A Matter of O’pinion
When I lamented not having a decent
boat to row, my friend Bob did some thinking & recalled a
four metre, doubled-ended Peapod he’d seen in some old editions
of WoodenBoat magazine. Much discussion was had over the construction
method, & finally we hit on the idea of strip planking, using
a relative new-comer to the stable of boat-building timbers :
CCA treated Radiata pine.
click images to enlarge
A visit to my local timber merchant
turned up a large pack of 35x12 mm treated pined strips, 3.0 metres
in length, which are more usually stapled into lattice frames.
Seemed like just what we needed, so after some friendly price
negotiations the whole lot (enough for a few boats) found a new
home in the workshop.
We decided, tongue-in-cheek, that
“Huonville Pine” would be an apt name for the building
material, as we bought it in Huonville, which is the largest town
in the region of southern Tasmania where the illustrious Huon
Pine grows. We thought it would be quite a contrast in quality
to one of the best boat-building timbers in the world.
beginning to glue strips
The Peapod’s dimensions were
gleaned from the magazine & the imperial mumbo-jumbo was converted
into metric measurements. Bob then lofted the half-breadths, from
which we took the moulds.
The stems were laminated from Celery
Top pine; the elliptical bottom section cut from 12mm ply.
off the moulds
The moulds were placed upside down,
& the strips went on from the gunwales up. We used Purbond
(a gap-filling polyeurethane adhesive compatible with epoxy resins)
along the horizontal joins, temporarily screwing the strips to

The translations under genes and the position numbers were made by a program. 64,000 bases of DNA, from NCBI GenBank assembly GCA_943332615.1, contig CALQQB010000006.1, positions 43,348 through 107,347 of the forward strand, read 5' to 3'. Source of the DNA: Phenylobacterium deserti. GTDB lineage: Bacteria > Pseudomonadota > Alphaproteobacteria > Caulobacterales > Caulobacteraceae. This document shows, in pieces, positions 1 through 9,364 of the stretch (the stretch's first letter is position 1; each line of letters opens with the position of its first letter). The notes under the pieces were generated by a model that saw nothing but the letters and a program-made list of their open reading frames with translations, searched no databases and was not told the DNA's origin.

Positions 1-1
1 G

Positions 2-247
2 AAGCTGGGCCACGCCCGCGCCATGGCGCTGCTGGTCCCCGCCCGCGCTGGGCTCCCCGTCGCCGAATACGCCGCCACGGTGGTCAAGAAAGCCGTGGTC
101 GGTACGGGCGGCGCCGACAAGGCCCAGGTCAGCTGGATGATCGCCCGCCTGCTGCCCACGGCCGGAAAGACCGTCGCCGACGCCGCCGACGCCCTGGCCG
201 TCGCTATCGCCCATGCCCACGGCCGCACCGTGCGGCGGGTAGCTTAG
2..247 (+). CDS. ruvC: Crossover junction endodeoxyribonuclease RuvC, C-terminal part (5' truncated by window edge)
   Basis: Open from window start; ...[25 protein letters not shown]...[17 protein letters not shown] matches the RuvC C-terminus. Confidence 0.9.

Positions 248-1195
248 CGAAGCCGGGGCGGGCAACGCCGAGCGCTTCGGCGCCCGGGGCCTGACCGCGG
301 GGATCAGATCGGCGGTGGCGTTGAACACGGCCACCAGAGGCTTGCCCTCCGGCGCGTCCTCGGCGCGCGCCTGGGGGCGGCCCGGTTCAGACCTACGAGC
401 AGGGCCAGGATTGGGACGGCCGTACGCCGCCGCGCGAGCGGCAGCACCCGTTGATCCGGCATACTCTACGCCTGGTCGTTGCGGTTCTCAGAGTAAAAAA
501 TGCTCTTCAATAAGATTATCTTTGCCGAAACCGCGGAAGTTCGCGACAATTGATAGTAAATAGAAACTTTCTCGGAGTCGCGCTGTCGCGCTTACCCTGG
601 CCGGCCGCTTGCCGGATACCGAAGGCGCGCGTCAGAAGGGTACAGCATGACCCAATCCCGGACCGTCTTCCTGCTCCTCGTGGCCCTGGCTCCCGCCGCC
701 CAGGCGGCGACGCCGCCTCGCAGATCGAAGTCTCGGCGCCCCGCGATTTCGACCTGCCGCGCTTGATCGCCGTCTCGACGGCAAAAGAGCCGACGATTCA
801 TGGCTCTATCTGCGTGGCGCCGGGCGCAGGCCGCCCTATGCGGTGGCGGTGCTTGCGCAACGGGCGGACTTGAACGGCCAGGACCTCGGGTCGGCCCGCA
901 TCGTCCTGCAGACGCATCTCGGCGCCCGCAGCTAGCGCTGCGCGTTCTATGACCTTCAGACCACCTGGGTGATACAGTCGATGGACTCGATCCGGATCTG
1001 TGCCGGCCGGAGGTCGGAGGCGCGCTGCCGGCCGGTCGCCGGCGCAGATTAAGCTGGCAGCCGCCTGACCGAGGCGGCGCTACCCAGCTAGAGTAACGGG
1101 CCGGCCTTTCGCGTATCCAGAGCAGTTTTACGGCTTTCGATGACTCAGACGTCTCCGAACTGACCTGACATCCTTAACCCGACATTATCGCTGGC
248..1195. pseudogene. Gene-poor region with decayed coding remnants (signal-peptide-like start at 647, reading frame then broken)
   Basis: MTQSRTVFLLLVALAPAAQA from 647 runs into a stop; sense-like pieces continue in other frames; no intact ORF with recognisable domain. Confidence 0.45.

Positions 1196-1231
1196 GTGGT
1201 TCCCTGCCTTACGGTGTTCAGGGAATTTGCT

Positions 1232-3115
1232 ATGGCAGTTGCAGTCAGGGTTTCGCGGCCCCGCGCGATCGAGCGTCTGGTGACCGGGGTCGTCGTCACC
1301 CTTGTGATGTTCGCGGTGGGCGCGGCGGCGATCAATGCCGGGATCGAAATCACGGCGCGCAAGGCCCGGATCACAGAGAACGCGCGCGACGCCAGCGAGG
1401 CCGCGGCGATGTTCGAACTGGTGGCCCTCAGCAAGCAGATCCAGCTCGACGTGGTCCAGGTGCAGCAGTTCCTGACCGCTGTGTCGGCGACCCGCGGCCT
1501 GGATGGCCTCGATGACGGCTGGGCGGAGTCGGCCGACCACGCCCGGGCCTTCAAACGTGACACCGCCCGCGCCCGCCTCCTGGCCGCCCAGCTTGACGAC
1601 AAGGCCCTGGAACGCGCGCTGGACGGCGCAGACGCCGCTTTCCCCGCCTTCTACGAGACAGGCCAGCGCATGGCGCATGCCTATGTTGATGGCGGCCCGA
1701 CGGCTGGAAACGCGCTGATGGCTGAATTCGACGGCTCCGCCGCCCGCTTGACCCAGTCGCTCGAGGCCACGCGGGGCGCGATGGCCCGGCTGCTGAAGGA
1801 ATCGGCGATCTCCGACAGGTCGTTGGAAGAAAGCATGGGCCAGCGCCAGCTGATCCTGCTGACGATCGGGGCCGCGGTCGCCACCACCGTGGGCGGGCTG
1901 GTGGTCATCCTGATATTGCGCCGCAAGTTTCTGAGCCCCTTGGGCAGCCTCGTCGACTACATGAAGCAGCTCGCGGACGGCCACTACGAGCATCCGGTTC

the moulds as we went. When we (invariably) snapped a strip, we
would butt join it with clamps to maintain the correct twist,
then move to the other side of the boat until a similar event
The process became very difficult
as we approached the waterline, with twists & curves in the
strips causing frequent breaks. Solution: Rip the strips in half.
Then the whole process continued simply once again. Another three
laminates of Celery Top were laid over the strip ends as an outer
first coat of paint
Many hours were spent sanding the
hull, fairing it with epoxy, sanding it back with a torture board,
& finally glassing it with 6mm cloth, doubled under the bottom.
The inside of the hull was given similar treatment, before breasthooks,
blocked-out inwales, gunwales, rubbing strakes, stern sheets &
thwarts were fitted. As expected, it turned out to be a very stiff
boat, with no need for ribs, floor timbers or knees off the thwarts.
As the boat was built primarily
for rowing, the centrecase was omitted. A Tasmanian oak keel about
50mm deep was added to help with directional stability.
The boat was sprayed twice with
two-part epoxy primer & finished with tow coats of paving
paint to give it a very hard-wearing finish.
We launched the boat in the Huon
River on a beautiful summer’s day in late January, naming
it “O’pinion”. It’s too complicated to
explain the derivation of the name, suffice to say that there
were occasional differences of opinion during its construction,
and it glides through the water like a bird on the wing. Everyone
found the 2.1 metre (7’) oars easy to use, but the later
addition of a pair of 2.4 m (8’) oars certainly made it
a very powerful boat.
We’ve had it out in some
testing conditions (20 knots & one metre-high swells); loaded
it with four adults & rowed through the surf off the beach;
my 12-year-old son Daniel spent hours rowing it around the Hobart
docks at the recent Australian Wooden Boat Festival; and I’ve
managed to put it to its intended use as a recreational “get
fit” machine. It’s a real pleasure to row - an hour
(& the scenery ) pass by very easily. The two rowing positions
offered by the offset thwart positions allow for a perfectly balanced
boat depending on load. She also runs before the wind easily when
standing in the stern with an oar hung aft as a sweep.
Bob in action
O’pinion gathers admirers
where-ever we launch her, and Bob & I are very pleased with
our efforts. As for the traditionalists & knockers who comment
skeptically about her construction, we reckon she’ll be
around long after the 25-year treated pine warranty runs out !
And we merely repeat our motto : “We’re not constrained
by convention ! “.
(A word of caution to users
of CCA treated timbers. CCA stands for “copper/chrome/arsenic”.
Always wear a suitable face mask when sanding or sweeping up dust.
Off-cuts should not be burned.)